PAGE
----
Tuesday, August 05, 2003
The Myth of an Impartial Authority - 5th August 2003, 23.18

When one examines the history of the BBC, it is clear that the recent poll on public trust reflects its longstanding reputation as an impartial, newsgathering organisation. Critics of the BBC may pause and note that the comparison was with Blair's spin-driven government, presenting a choice between Wormtongue and a rattlesnake.

Preference for the BBC, even from such a low base, demonstrates the length of time that it can take for an institution's authority to wither away. After all, a dispassionate observer in contemporary Britain would not judge the BBC to be objective or impartial, although the lingering effects of its past present a noteworthy survival and form the foundations of its remaining credibility.

The concepts of 'Reithian impartiality' were similar to the values that underpinned another British institution, the British civil service, and provided a similar foundation for its authority. The civil service, both home and foreign, has prided itself upon its political neutrality and willingness to carry out the policies of its ministers, the elected representatives of the people. However, from histories of the civil service including their paragon, Hennessy's "Whitehall", the story of impartial civil servants implementing the policy of their political masters has shrouded personalities and factions that have held strong views on their direction of their Ministry and of Britain itself. In the last decade, the politicisation of the civil service under Blair and the slow-burning "Europeanisation" of policy has led to a convergence of views and values with those held at the BBC: Both institutions hold fast to a prevailing ideology of objective and authoritative detachment that hides an institutional and political outlook partial to the ambitions of the EU and at odds with the majority view of the British people.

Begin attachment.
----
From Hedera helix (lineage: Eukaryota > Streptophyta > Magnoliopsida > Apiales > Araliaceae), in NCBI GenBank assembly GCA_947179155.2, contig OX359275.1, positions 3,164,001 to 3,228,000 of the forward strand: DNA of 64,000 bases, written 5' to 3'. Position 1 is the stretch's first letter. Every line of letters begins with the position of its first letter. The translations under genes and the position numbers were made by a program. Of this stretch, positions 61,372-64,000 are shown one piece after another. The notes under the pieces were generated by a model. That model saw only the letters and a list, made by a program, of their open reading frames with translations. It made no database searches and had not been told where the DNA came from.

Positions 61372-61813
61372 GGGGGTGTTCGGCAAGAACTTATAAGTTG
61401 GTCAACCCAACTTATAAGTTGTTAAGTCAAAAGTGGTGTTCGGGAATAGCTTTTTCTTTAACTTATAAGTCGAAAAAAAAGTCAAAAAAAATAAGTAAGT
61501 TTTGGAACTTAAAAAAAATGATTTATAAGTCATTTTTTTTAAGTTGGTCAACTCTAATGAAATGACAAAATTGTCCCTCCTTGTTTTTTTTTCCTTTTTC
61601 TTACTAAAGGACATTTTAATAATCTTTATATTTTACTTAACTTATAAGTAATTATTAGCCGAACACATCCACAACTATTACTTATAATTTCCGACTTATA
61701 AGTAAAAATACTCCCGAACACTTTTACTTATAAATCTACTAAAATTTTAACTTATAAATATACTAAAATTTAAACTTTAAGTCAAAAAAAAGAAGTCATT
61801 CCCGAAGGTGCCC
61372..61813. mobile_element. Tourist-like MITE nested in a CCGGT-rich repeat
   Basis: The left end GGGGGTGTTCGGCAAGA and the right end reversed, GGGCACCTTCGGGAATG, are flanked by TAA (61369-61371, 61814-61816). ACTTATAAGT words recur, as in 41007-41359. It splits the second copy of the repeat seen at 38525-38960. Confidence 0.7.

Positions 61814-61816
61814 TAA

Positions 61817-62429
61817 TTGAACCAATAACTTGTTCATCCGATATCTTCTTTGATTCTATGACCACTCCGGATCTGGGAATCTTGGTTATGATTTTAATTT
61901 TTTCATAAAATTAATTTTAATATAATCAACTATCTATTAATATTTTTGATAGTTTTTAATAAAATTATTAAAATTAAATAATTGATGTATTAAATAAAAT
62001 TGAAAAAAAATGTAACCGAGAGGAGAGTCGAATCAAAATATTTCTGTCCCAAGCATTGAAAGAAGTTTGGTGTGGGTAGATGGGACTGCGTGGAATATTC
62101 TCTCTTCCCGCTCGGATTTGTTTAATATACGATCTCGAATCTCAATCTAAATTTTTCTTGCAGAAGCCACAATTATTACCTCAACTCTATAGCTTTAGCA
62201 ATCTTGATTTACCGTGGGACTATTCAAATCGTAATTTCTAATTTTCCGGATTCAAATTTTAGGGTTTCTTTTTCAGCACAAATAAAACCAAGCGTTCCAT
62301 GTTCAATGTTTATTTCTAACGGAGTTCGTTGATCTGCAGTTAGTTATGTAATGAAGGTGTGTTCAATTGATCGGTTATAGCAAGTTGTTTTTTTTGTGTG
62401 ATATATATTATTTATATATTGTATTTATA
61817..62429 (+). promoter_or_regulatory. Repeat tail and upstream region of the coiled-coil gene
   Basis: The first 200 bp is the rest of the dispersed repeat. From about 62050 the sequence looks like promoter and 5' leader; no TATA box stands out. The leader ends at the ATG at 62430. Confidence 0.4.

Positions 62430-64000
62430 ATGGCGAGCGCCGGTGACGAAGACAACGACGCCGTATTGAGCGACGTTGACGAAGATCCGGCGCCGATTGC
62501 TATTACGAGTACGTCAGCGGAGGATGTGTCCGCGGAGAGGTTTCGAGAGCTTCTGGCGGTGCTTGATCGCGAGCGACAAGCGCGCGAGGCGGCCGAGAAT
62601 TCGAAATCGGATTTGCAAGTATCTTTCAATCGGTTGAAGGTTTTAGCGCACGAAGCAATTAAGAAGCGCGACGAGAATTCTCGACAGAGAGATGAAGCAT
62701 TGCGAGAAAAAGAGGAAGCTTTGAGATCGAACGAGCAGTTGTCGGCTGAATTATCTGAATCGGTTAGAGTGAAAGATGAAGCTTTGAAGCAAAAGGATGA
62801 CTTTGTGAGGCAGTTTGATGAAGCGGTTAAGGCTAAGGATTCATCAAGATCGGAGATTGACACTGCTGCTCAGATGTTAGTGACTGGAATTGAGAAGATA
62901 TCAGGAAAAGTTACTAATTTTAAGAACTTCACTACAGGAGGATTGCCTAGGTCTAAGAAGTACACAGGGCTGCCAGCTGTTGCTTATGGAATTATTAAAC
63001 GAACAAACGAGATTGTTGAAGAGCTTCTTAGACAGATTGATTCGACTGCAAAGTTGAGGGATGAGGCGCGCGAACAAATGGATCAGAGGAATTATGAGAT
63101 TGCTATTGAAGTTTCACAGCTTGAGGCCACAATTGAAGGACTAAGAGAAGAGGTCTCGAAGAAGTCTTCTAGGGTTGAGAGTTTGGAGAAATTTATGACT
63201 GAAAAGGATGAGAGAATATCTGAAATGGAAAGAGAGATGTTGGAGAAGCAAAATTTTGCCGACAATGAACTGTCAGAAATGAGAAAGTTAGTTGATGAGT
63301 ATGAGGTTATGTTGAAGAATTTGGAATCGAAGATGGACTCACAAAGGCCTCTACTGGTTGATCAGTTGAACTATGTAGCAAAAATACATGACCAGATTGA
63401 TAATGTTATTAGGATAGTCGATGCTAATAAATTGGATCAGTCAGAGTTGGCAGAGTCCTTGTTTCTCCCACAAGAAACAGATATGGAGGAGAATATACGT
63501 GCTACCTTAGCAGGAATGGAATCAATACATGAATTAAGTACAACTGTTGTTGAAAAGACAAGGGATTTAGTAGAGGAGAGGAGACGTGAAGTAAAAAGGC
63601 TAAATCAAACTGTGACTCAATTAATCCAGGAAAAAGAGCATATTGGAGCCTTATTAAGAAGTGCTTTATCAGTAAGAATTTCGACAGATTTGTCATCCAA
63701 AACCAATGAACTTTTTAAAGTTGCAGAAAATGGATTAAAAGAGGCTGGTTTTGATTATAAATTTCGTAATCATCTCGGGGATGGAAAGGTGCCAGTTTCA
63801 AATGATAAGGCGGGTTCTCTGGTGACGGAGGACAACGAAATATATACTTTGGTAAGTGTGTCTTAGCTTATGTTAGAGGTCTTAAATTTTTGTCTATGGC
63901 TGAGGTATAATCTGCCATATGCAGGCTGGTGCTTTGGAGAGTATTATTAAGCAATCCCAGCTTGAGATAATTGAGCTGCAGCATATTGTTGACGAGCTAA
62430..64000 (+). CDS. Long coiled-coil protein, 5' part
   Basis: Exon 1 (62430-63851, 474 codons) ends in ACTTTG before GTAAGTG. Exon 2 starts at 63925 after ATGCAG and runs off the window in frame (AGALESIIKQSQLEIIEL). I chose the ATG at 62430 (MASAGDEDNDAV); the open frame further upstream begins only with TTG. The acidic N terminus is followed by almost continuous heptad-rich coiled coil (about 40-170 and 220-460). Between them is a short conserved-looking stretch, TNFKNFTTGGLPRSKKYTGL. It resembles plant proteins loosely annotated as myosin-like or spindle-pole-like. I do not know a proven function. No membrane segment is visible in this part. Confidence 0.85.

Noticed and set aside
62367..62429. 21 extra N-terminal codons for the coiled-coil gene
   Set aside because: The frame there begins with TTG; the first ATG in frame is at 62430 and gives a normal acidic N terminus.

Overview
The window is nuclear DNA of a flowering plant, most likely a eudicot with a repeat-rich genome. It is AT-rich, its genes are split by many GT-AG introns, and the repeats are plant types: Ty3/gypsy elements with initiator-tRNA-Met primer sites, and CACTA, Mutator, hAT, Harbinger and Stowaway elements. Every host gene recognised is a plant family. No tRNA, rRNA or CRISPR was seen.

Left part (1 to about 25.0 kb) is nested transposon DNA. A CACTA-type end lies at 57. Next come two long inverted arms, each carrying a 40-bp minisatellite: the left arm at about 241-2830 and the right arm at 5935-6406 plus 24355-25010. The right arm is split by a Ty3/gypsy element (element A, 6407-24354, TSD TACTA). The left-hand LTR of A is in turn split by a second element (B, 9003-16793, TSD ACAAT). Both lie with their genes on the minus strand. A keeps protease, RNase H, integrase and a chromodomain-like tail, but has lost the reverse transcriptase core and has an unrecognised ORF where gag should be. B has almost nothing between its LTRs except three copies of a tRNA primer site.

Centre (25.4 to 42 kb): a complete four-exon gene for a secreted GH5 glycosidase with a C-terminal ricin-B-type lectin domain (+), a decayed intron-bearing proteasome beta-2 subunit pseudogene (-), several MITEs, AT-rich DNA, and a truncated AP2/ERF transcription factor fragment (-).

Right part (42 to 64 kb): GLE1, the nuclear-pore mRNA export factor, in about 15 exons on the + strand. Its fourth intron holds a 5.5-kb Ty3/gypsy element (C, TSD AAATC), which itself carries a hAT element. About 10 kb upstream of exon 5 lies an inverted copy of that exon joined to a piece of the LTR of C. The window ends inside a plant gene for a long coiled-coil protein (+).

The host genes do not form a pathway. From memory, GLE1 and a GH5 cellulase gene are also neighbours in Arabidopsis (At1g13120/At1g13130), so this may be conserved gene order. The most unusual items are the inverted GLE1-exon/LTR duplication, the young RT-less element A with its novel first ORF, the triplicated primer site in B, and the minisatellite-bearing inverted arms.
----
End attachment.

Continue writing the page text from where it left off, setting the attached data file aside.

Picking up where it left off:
The erosion of the BBC's reputation for objectivity is to be welcomed. Not only does it represent a bodyblow to the dominance of an 'official British culture'; it also provides another landmark in the long-term shift of political debate from the elitist values of the post-imperialist 'great and good' to a more diverse, fractured and (hopefully) individualist landscape.


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